Hallmarks of the disease include the build-up of harmful proteins in the brain - amyloid plaques and tau tangles.
Amyloid is a protein that folds and forms plaques. The more tau tangles there are, the worse the symptoms tend to be.
In healthy brains, tau acts as a stabiliser, but when the proteins become defective, they can form into bundles of tangled filaments, which are thought to impede communication between brain cells, leading to the neurodegeneration and reduced cognitive ability seen in conditions like Alzheimer's disease.
Lead scientist Dr Barbara Bendlin, from the University of Wisconsin-Madison in the United States, said: "Previous evidence has shown that sleep may influence the development or progression of Alzheimer's disease in various ways".
The work was funded by the MRC, the European Union, US National Institutes of Health and the Department of Pathology and Laboratory Medicine, Indiana University School of Medicine.
"Animal studies suggest sleep affects development of brain changes, but brain changes in turn also affect sleep", Bendlin said.
Not necessarily. Bendlin said these findings can not prove that poor sleep causes Alzheimer's disease. This provides a window of opportunity for intervention, she said. "But that does not mean cause and effect".
"Overall, this study confirms the relationship between early Alzheimer's disease and sleep disturbance", Ju said, "and (it) expands - in terms of both time and symptoms - the window in which sleep-wake problems can be assessed for and treated, with the hope of reducing the risk of dementia due to Alzheimer's disease". In a recent study, investigators examined 101 cognitively normal individuals--with an average age of 63 years--who completed sleep questionnaires.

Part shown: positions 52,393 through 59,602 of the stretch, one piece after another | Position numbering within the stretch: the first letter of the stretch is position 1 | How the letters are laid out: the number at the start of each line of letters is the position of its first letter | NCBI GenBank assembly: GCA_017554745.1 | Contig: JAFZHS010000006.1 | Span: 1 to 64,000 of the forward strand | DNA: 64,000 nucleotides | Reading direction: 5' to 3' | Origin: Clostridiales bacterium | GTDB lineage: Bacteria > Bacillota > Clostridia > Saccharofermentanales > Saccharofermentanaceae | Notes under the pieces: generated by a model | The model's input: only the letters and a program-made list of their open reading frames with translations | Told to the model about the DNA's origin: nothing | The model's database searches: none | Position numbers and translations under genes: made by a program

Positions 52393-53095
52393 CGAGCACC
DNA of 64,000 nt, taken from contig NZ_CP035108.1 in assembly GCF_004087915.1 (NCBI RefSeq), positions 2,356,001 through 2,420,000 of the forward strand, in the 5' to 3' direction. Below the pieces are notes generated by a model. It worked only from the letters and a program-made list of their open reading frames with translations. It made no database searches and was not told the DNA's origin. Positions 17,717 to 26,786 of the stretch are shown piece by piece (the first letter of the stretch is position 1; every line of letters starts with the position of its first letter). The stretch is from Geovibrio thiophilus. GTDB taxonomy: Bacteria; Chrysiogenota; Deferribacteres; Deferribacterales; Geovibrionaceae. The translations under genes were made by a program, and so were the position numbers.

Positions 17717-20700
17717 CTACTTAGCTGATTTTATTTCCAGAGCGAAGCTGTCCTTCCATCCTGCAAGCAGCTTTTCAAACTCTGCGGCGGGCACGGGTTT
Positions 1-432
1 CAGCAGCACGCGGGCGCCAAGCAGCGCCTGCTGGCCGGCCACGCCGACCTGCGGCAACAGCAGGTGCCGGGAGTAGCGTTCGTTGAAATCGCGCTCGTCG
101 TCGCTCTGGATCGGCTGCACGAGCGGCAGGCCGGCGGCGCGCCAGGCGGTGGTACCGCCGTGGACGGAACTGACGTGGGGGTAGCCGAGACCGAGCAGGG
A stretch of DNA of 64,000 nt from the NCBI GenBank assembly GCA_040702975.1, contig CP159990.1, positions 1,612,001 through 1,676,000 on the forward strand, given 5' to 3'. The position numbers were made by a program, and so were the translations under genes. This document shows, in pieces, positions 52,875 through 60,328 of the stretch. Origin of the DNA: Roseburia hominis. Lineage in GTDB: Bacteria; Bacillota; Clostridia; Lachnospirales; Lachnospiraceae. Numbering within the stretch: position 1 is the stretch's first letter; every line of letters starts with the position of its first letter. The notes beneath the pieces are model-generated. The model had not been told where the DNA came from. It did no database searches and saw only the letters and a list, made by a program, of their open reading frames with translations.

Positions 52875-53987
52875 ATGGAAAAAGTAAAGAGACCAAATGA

The study volunteers gave a sample of spinal fluid to be tested for markers of Alzheimer's disease.
Dr Doug Brown, director of research at the charity Alzheimer's Society, said: "This study adds to previous evidence that poor quality sleep may be associated with signs of Alzheimer's". Examples included: "During the past four weeks, how often did you get the amount of sleep you needed?"
Given our busy and chaotic lives, as many as one in three people have trouble sleeping - either they are not getting enough sleep, or suffer disturbed sleep or in some cases, it's a combination of both.
Not everyone with sleep problems in the study had abnormalities in their spinal fluid.
One thing that could have thrown the findings off is that the participants reported their own sleep problems. The research in mice was particularly interesting because it showed that mice who slept well reduced their levels of beta amyloid, effectively clearing the toxin from their brains.
It is a verified fact that Alzheimer patients have issues with sleep.
The report was published online July 5 in the journal Neurology.